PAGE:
Inequality Current Affairs
According to World Inequality Report 2018, Income inequality in India has reached historically high levels with share of national income accruing to India’s top 1% earners touching 22% in 2014, while share of top 10% was around 56%. The report was released by World Inequality Lab (WIL), an organisation that aims to promote research on global inequality dynamics.
Findings of report
Since 1980, richest 1% captured twice as much as poorest 50% of world population. In other words, since 1980, 27% of all new income worldwide was captured by richest 1%, while poorest 50% captured only 13% of growth.
Inequality trends vary so greatly among countries even when countries share similar levels of development. This highlights important role of national policies in shaping inequality. For instance since 1980, China has recorded much higher growth rates with significantly lower inequality levels than India.
Since 1980, income inequality has increased rapidly in North America, India, China and Russia while growing moderately in Europe. However, in sub-Saharan Africa, Middle East, Brazil income inequality has remained relatively stable but at extremely high levels.
Factors fuelling the inequality within countries and at global level include combination of privatisations and increasing income inequality. Private capital is increasingly concentrated among a few individuals.
Deregulation and opening-up of reforms in India since 1980s have led to substantial increase in inequality. In 2014, top 0.1% of earners have continued to capture more growth than all those in bottom 50% combined in India.
The bottom 50% now has about 15% share in the total income. This rising inequality contrasts to 30 years following country’s Independence in 1947, when income inequality was widely reduced and incomes of bottom 50% grew at faster rate than national average.
The global income and wealth inequality will steadily rise if countries continue to follow same trajectory they have been on since 1980, despite strong growth in emerging countries. There is need for more ambitious policies to democratize access to education and well-paying jobs in rich and emerging countries alike.
According to study conducted by rights group Oxfam, India’s richest 1% now hold a huge 58% of the country’s total wealth, indicating rise income inequality. It is higher than the global figure of about 50%.
It shows that 57 billionaires in India now have same wealth ($216 billion) as that of the bottom 70% population of the country. Globally, just 8 billionaires have the wealth as the poorest 50 % of the world population.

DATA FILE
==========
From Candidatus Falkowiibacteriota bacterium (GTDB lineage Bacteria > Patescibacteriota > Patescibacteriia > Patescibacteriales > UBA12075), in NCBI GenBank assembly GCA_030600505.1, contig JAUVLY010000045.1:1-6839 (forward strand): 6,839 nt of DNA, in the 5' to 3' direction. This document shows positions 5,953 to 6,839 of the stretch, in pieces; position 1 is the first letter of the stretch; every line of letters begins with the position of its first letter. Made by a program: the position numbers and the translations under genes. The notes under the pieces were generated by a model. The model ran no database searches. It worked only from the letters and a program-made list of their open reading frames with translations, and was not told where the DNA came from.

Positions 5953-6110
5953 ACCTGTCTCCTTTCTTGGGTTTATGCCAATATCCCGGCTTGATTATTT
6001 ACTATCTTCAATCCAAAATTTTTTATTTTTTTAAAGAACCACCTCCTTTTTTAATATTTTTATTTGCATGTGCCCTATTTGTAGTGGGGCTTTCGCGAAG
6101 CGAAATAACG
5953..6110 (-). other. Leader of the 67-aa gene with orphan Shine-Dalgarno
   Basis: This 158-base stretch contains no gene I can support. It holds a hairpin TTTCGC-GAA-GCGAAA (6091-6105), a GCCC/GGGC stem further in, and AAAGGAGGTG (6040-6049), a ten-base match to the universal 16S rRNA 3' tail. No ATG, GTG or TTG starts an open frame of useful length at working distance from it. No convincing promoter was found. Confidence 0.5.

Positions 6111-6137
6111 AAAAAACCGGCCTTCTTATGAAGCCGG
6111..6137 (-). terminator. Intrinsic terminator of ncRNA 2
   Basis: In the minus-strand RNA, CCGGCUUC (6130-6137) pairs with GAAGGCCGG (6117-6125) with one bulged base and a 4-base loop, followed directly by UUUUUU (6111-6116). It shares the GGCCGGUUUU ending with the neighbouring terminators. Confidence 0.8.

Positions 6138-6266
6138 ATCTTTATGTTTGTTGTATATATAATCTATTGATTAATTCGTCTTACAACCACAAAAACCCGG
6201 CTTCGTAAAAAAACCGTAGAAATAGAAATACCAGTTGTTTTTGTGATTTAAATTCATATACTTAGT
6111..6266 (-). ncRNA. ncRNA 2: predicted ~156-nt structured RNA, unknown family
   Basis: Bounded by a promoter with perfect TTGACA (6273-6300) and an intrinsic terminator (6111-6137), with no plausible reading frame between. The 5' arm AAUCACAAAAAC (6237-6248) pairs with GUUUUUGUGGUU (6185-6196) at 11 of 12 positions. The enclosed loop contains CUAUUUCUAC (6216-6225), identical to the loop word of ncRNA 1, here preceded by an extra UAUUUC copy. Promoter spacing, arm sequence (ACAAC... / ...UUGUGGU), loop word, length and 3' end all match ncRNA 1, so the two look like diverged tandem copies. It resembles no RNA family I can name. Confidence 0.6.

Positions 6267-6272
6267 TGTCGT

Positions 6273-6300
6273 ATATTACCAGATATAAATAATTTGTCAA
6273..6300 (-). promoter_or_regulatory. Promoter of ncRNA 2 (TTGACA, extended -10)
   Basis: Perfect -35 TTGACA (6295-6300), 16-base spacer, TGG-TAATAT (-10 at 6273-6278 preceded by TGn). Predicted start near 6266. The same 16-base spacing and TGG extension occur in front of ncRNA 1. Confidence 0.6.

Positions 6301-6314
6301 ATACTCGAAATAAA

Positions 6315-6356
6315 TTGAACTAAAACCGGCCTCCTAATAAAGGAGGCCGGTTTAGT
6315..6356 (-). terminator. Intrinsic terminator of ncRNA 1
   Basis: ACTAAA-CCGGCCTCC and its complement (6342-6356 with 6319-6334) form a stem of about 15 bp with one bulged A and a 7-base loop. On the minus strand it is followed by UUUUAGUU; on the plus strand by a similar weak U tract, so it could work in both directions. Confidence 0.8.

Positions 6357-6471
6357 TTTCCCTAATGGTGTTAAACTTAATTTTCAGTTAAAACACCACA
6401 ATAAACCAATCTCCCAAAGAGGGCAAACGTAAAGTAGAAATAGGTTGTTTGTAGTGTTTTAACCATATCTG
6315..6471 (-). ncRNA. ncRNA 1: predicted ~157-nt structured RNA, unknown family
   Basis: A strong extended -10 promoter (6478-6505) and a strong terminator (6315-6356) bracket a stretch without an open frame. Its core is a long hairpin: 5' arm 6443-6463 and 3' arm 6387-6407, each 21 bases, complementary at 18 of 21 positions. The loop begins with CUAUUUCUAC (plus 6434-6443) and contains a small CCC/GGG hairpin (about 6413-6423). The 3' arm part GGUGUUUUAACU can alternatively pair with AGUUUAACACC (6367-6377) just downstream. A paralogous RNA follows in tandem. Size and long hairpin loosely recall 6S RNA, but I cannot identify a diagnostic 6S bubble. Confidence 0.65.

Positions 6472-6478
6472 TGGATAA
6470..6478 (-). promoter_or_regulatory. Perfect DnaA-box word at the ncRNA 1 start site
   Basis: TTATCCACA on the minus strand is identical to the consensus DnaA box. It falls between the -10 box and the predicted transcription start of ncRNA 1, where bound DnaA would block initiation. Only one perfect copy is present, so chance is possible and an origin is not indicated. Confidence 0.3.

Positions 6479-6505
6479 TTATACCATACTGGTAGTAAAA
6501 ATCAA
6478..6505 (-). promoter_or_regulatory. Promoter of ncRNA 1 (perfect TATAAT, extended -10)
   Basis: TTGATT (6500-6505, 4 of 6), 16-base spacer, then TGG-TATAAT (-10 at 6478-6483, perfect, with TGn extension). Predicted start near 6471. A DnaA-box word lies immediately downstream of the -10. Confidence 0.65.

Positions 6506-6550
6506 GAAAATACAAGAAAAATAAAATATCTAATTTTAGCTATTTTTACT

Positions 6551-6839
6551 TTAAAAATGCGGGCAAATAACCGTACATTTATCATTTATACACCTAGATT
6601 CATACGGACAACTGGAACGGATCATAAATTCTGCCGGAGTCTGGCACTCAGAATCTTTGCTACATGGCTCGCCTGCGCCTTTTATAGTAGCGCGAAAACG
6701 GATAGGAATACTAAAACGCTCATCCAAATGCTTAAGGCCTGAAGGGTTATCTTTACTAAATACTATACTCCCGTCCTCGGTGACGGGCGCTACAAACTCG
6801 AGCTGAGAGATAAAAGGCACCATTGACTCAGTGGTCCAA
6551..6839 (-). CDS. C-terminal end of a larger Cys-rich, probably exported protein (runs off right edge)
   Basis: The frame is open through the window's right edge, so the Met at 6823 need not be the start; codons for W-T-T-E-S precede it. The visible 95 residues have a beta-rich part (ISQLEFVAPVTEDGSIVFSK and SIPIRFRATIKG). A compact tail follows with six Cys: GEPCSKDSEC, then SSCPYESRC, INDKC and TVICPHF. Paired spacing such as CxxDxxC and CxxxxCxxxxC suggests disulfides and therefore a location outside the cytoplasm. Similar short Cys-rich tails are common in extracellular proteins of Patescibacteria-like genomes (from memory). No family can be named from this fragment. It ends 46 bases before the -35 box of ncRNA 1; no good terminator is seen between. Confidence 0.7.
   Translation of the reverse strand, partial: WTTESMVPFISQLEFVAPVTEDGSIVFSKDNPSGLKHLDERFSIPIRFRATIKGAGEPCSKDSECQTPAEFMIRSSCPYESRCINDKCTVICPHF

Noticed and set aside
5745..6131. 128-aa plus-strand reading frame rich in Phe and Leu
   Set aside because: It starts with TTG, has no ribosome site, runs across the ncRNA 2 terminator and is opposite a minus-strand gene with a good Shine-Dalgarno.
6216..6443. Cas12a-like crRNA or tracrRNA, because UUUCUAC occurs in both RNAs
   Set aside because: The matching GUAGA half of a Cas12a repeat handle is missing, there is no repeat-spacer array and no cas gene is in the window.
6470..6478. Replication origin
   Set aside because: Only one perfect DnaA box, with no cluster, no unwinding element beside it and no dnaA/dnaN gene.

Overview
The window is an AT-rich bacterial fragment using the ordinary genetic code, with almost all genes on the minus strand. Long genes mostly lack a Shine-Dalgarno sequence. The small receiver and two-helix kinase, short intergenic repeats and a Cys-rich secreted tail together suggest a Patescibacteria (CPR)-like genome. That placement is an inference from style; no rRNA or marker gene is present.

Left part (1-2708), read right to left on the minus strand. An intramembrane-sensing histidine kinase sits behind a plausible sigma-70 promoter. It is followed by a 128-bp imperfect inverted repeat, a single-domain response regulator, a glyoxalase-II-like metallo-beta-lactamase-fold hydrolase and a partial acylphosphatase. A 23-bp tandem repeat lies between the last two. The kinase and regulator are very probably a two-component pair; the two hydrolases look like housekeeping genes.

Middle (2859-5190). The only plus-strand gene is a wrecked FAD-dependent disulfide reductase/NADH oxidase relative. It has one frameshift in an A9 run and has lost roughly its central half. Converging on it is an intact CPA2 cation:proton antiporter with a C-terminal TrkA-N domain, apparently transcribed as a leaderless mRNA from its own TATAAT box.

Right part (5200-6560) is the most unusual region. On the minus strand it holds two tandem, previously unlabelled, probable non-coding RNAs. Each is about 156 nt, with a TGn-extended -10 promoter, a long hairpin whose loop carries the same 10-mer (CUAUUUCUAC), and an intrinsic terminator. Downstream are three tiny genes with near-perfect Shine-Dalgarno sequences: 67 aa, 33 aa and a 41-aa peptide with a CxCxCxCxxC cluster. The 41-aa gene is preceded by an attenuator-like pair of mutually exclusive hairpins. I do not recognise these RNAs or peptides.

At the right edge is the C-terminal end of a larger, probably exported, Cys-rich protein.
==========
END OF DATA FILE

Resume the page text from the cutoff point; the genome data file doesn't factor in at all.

Key Findings of Study
- The total global wealth in the year 2016 was $255.7 trillion of which about $6.5 trillion was held by billionaires, led by Bill Gates ($75 billion), Amancio Ortega ($67 billion) and Warren Buffett($60.8 billion).
- Globally, just 8 billionaires have the same amount of wealth as the poorest 50% of the world population.
- Since 2015, richest 1 % owned more wealth than the rest of the planet. Over the next 20 years, 500 people will hand over $ 2.1 trillion to their heirs (a sum larger than GDP of India, a country of 1.3 billion people).
- Over the last two decades, richest 10% of the populations in China, Laos, Indonesia, India, Bangladesh and Sri Lanka have seen their share of income increase by more than 15%.
- Poorest Sections: The poorest half of world has less wealth than had been previously thought. The poorest 10% have seen their share of income fall by more than 15%.
- Solution: It calls to build a human economy that benefits everyone not just the privileged few.
- In India, there are 84 billionaires with a collective wealth of $248 billion led by Mukesh Ambani ($19.3 billion), Dilip Shanghvi ($16.7 billion) and Azim Premji ($15 billion).
- Gender pay gap: India suffers from huge gender pay gap. It has among the worst levels of gender wage disparity (men earning more than women in similar jobs) and the gap exceeding 30%.
- In India, women form 60% of the lowest paid wage labour but only 15% of the highest wage–earners. Thus, India women are poorly represented in top bracket of wage–earners and experience wide gender pay gap at the bottom.
- Indian government must introduce inheritance tax and increase wealth tax as the proportion of this tax in total tax revenue is one of the lowest in India to end the extreme concentration of wealth and to end poverty.